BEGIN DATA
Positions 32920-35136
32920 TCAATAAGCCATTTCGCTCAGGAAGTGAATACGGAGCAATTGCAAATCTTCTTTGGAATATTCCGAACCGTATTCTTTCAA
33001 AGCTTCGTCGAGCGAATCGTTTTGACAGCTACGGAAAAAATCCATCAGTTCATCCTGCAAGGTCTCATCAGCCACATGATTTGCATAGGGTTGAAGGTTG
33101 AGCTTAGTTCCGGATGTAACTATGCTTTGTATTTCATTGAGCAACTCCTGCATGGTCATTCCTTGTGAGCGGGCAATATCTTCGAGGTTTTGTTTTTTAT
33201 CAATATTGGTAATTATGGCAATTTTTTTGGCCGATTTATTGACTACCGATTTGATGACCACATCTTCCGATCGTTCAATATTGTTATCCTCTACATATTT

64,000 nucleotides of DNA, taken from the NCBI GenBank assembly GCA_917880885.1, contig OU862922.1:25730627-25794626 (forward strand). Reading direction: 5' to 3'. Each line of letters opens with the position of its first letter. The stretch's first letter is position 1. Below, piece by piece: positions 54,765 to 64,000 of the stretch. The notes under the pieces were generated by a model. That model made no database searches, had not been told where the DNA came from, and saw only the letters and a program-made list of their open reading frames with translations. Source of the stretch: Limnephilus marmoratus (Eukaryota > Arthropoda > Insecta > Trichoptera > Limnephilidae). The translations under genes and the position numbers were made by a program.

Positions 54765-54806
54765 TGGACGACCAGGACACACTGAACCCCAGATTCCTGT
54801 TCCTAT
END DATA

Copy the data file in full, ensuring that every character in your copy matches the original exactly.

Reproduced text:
Positions 32920-35136
32920 TCAATAAGCCATTTCGCTCAGGAAGTGAATACGGAGCAATTGCAAATCTTCTTTGGAATATTCCGAACCGTATTCTTTCAA
33001 AGCTTCGTCGAGCGAATCGTTTTGACAGCTACGGAAAAAATCCATCAGTTCATCCTGCAAGGTCTCATCAGCCACATGATTTGCATAGGGTTGAAGGTTG
33101 AGCTTAGTTCCGGATGTAACTATGCTTTGTATTTCATTGAGCAACTCCTGCATGGTCATTCCTTGTGAGCGGGCAATATCTTCGAGGTTTTGTTTTTTAT
33201 CAATATTGGTAATTATGGCAATTTTTTTGGCCGATTTATTGACTACCGATTTGATGACCACATCTTCCGATCGTTCAATATTGTTATCCTCTACATATTT

64,000 nucleotides of DNA, taken from the NCBI GenBank assembly GCA_917880885.1, contig OU862922.1:25730627-25794626 (forward strand). Reading direction: 5' to 3'. Each line of letters opens with the position of its first letter. The stretch's first letter is position 1. Below, piece by piece: positions 54,765 to 64,000 of the stretch. The notes under the pieces were generated by a model. That model made no database searches, had not been told where the DNA came from, and saw only the letters and a program-made list of their open reading frames with translations. Source of the stretch: Limnephilus marmoratus (Eukaryota > Arthropoda > Insecta > Trichoptera > Limnephilidae). The translations under genes and the position numbers were made by a program.

Positions 54765-54806
54765 TGGACGACCAGGACACACTGAACCCCAGATTCCTGT
54801 TCCTAT